Nigella Lawson.
Nigella Lawson.
Image: Getty Images / Heidi Gutman

Long before the creamy décolletage and the seductive spoon swirling, the licking, tasting and winking cookery shows, and long before the squalid horror of her then-husband Charles Saatchi throttling her in a restaurant, Nigella Lawson wrote one of the greatest cookery books ever. How To Eat was published 20 years ago, and in a sea of glycerine -sprayed, sumptuously photographed, coming-off-Nouvelle Cuisine food, it was an unusual book.

At 500 pages, and without illustrations, it was a risk for the publishers but Lawson had built a following as a food columnist for Vogue. It wasn’t so much the recipes that arrested, it was her prose - seemingly tossed-off but wise and inviting, and most of all, reassuring.

'How to Eat: The Pleasures and Principles of Good Food' by Nigella Lawson.
'How to Eat: The Pleasures and Principles of Good Food' by Nigella Lawson.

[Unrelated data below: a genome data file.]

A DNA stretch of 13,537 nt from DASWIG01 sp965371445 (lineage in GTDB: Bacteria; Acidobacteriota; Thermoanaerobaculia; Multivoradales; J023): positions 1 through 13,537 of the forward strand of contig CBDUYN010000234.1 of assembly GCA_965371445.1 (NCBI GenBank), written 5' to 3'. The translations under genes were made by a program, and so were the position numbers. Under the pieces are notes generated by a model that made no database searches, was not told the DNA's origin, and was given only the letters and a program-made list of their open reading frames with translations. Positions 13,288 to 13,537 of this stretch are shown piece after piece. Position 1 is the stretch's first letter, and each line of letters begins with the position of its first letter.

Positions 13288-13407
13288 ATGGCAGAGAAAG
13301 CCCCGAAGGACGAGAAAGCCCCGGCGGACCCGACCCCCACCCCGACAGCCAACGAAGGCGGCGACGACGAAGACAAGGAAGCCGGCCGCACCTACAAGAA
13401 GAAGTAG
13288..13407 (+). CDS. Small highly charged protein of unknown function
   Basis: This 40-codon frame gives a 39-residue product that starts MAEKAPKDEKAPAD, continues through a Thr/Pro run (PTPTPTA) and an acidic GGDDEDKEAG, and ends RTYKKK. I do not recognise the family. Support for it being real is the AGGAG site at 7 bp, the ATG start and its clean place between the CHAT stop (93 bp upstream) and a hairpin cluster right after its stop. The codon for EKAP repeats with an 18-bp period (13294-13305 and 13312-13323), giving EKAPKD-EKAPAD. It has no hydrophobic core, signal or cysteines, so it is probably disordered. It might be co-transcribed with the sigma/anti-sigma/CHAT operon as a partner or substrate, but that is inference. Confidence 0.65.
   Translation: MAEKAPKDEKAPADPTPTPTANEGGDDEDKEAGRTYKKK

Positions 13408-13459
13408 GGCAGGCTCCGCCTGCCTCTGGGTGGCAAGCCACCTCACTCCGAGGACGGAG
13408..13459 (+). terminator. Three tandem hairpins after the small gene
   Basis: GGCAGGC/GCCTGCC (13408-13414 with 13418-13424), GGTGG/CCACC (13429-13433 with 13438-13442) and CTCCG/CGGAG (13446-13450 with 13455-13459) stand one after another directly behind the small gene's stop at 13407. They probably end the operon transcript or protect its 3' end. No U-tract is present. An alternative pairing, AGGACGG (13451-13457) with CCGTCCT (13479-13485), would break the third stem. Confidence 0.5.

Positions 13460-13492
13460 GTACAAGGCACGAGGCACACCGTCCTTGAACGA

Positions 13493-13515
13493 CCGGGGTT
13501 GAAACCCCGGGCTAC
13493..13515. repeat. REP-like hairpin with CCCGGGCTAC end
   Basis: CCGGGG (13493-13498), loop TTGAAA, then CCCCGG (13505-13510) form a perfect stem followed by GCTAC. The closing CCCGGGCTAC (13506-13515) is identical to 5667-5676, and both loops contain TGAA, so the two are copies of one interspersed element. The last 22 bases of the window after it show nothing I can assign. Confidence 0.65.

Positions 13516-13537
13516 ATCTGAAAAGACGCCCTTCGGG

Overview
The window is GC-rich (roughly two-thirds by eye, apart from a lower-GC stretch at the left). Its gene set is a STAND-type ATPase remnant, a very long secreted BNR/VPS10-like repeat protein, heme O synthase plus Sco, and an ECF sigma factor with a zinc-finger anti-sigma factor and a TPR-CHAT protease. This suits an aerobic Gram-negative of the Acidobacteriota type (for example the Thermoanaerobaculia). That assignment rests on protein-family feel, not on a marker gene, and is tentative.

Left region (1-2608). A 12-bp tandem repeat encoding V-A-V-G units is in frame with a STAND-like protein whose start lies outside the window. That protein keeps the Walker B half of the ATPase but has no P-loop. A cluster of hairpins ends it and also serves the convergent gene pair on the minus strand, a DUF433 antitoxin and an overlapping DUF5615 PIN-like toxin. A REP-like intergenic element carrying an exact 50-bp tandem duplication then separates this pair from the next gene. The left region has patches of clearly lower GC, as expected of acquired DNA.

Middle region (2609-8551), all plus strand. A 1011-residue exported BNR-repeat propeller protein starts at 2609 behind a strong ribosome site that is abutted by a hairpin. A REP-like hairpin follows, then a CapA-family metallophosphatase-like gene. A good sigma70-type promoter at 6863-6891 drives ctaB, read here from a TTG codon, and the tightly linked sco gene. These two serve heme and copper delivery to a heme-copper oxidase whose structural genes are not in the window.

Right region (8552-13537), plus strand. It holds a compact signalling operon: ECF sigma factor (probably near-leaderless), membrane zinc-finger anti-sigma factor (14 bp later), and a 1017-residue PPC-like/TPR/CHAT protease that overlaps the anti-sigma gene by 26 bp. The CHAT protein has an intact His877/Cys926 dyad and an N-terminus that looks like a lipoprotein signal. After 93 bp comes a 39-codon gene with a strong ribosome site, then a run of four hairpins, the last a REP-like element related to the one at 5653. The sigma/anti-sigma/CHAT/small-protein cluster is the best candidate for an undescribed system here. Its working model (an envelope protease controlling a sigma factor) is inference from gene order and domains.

Image: Supplied

“I don’t believe you can ever really cook unless you love eating,” she said.

She was greedy and gorgeous. The book took off and she has rightfully become a goddess. The irony, though, was at the time her first husband, the brilliant journalist and columnist John Diamond, couldn’t eat her food because he was dying of throat cancer.

This month, as she celebrated the 20-year anniversary, she shared a photo of herself and Diamond at the launch party, saying: “Looking at this photo makes me happy but also very sad. I wish I could be in John’s arms now.”

To mark the anniversary, Vintage Classics has republished How To Eat: The Pleasures and Principles of Good Food.

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